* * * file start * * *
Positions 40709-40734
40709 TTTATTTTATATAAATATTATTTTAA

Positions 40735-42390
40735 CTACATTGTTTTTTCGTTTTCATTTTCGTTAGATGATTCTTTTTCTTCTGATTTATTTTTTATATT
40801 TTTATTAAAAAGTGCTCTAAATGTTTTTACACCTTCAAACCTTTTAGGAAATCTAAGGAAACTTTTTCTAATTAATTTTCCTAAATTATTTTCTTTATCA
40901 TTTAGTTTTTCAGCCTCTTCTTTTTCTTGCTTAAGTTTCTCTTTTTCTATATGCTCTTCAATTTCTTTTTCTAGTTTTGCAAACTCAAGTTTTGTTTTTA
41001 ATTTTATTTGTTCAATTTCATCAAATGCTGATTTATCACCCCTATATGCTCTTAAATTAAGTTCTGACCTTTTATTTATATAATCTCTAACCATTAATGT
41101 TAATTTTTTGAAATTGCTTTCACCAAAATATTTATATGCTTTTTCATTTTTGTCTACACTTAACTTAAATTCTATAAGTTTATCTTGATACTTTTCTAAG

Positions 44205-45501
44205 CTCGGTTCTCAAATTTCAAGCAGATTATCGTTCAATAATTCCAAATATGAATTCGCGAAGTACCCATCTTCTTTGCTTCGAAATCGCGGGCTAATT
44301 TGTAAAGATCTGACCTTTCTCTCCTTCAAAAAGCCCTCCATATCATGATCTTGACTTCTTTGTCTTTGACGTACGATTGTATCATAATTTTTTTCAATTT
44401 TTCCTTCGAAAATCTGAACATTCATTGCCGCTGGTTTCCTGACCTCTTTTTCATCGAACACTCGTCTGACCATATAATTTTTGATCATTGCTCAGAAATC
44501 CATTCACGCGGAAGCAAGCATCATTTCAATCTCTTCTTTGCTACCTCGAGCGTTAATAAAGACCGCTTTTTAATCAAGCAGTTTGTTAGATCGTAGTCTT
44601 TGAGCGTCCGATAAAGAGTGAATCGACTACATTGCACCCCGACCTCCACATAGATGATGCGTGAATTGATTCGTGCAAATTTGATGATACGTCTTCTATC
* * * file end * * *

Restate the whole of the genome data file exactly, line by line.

Positions 40709-40734
40709 TTTATTTTATATAAATATTATTTTAA

Positions 40735-42390
40735 CTACATTGTTTTTTCGTTTTCATTTTCGTTAGATGATTCTTTTTCTTCTGATTTATTTTTTATATT
40801 TTTATTAAAAAGTGCTCTAAATGTTTTTACACCTTCAAACCTTTTAGGAAATCTAAGGAAACTTTTTCTAATTAATTTTCCTAAATTATTTTCTTTATCA
40901 TTTAGTTTTTCAGCCTCTTCTTTTTCTTGCTTAAGTTTCTCTTTTTCTATATGCTCTTCAATTTCTTTTTCTAGTTTTGCAAACTCAAGTTTTGTTTTTA
41001 ATTTTATTTGTTCAATTTCATCAAATGCTGATTTATCACCCCTATATGCTCTTAAATTAAGTTCTGACCTTTTATTTATATAATCTCTAACCATTAATGT
41101 TAATTTTTTGAAATTGCTTTCACCAAAATATTTATATGCTTTTTCATTTTTGTCTACACTTAACTTAAATTCTATAAGTTTATCTTGATACTTTTCTAAG

Positions 44205-45501
44205 CTCGGTTCTCAAATTTCAAGCAGATTATCGTTCAATAATTCCAAATATGAATTCGCGAAGTACCCATCTTCTTTGCTTCGAAATCGCGGGCTAATT
44301 TGTAAAGATCTGACCTTTCTCTCCTTCAAAAAGCCCTCCATATCATGATCTTGACTTCTTTGTCTTTGACGTACGATTGTATCATAATTTTTTTCAATTT
44401 TTCCTTCGAAAATCTGAACATTCATTGCCGCTGGTTTCCTGACCTCTTTTTCATCGAACACTCGTCTGACCATATAATTTTTGATCATTGCTCAGAAATC
44501 CATTCACGCGGAAGCAAGCATCATTTCAATCTCTTCTTTGCTACCTCGAGCGTTAATAAAGACCGCTTTTTAATCAAGCAGTTTGTTAGATCGTAGTCTT
44601 TGAGCGTCCGATAAAGAGTGAATCGACTACATTGCACCCCGACCTCCACATAGATGATGCGTGAATTGATTCGTGCAAATTTGATGATACGTCTTCTATC